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Creative Writing: Literary Devices & Figurative Language

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Kathryn Beary

on 24 October 2013

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Transcript of Creative Writing: Literary Devices & Figurative Language

Creative Writing
Literary Devices & Figurative Language
Apostrophe: a figure of speech in which someone absent or dead or something nonhuman is addressed as if it were alive and present and was able to reply
Dialogue: conversation between two or more characters in a literary work
Parallel structure: using the same pattern of words to show that two or more ideas have the same level of importance
Protagonist: the main or central character or hero (Harry Potter)

Antagonist: opponent or enemy of the protagonist (Dark Lord Voldemort)
Foil Character: a character(s) who helps readers better understand another character, usually the protagonist.

For example in the Harry Potter series, Hermione and Ron are Harry's friends, but they also help readers better understand the protagonist, Harry. Ron and Hermione represent personalities that in many ways are opposites - Ron is a bit lazy and insecure; Hermione is driven and confident. Harry exists in the middle, thus illustrating his inner conflict and immaturity at the beginning of the book series.
Visual pattern: The artistic arrangement and use of the visual aspects of words into particular repetitive and/or serial forms as a means to create structure in a poem
metaphor: comparison between two unlike things

simile: comparison between two unlike things using like, as or than
personification: a non-human thing is endowed (given) with human characteristics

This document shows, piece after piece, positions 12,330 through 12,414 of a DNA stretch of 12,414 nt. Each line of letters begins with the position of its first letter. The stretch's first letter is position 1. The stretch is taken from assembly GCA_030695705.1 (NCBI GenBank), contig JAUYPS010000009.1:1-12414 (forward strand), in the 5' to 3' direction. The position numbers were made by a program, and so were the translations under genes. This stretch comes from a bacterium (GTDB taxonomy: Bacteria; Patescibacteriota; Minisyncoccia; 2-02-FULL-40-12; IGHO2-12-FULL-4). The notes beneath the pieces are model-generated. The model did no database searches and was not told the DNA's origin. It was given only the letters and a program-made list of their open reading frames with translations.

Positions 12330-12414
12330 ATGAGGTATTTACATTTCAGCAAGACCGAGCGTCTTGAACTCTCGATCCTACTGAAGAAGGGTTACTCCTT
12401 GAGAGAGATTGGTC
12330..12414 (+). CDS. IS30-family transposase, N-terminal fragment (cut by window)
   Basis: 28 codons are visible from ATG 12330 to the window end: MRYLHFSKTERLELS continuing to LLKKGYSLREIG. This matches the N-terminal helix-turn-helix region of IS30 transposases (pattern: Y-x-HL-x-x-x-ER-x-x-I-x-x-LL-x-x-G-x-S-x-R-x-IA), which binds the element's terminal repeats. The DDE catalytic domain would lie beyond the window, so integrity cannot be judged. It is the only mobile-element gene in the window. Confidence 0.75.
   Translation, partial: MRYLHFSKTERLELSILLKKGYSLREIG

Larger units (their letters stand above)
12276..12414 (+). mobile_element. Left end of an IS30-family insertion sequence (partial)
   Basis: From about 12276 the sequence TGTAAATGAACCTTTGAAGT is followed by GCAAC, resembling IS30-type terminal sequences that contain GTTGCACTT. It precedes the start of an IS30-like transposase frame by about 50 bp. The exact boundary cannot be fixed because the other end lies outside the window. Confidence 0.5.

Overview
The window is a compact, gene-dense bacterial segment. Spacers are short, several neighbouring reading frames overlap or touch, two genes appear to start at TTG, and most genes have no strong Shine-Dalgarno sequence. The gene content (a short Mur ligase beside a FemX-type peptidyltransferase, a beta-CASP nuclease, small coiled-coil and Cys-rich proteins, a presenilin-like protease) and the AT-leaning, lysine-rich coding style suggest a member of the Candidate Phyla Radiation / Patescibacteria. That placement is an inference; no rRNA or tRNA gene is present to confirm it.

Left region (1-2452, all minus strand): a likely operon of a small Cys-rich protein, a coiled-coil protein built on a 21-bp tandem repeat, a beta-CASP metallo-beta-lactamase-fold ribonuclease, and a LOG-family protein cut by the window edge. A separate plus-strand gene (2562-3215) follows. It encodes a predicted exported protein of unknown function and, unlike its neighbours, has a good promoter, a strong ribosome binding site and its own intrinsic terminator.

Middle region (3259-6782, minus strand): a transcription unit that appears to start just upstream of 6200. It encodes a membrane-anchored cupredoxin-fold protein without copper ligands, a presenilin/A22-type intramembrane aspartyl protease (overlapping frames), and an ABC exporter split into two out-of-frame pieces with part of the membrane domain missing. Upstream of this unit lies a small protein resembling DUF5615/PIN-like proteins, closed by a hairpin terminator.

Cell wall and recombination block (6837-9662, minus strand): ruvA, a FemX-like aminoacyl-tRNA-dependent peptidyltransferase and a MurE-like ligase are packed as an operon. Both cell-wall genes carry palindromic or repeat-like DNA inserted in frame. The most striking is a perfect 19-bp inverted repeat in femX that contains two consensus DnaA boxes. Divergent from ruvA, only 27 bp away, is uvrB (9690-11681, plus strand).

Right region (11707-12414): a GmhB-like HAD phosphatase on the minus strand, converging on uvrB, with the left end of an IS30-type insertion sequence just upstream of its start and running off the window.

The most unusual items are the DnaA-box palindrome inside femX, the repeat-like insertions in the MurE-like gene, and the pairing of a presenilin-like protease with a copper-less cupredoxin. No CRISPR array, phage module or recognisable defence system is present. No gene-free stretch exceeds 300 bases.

litotes [lie-ta-tees OR lie-toe-dees]: a double negative is used for poetic effect (example: not unlike; not displeased; not half bad)
irony: a difference between the surface meaning of the words and the implications that may be drawn from them
alliteration:
repetition of consonant sounds at the beginning of words

assonance:
repetition of vowel sounds within words

consonance:
r
epetition of consonant sounds within words [same consonant sounds preceded by different vowel sounds]
imagery: descriptive words that trigger the senses
onomatopoeia: a word that imitates a sound [zip, buzz, honk]
hyperbole: extreme exaggeration
Ellipsis . . .

the omission from speech or writing of a word or words that suggests obvious meanings/words/feelings

allusion
a reference in a literary work to a person, place, or thing in history or another work of literature.
the running-over of a sentence or phrase from one poetic line to the next
enjambment
end-stop
a metrical line ending at a grammatical boundary or break—such as a dash or closing parenthesis—or with punctuation such as a colon, a semicolon, or a period.
rhyme
repetition of an identical or similarly accented sound or sounds in a work:
cat & bat; pitter & bitter; case & base
caesura: a stop or pause in a metrical line, often marked by punctuation or by a grammatical boundary

[says-yer-a]
tone: suggests an attitude toward the subject which is communicated through the author's word choice
THE END
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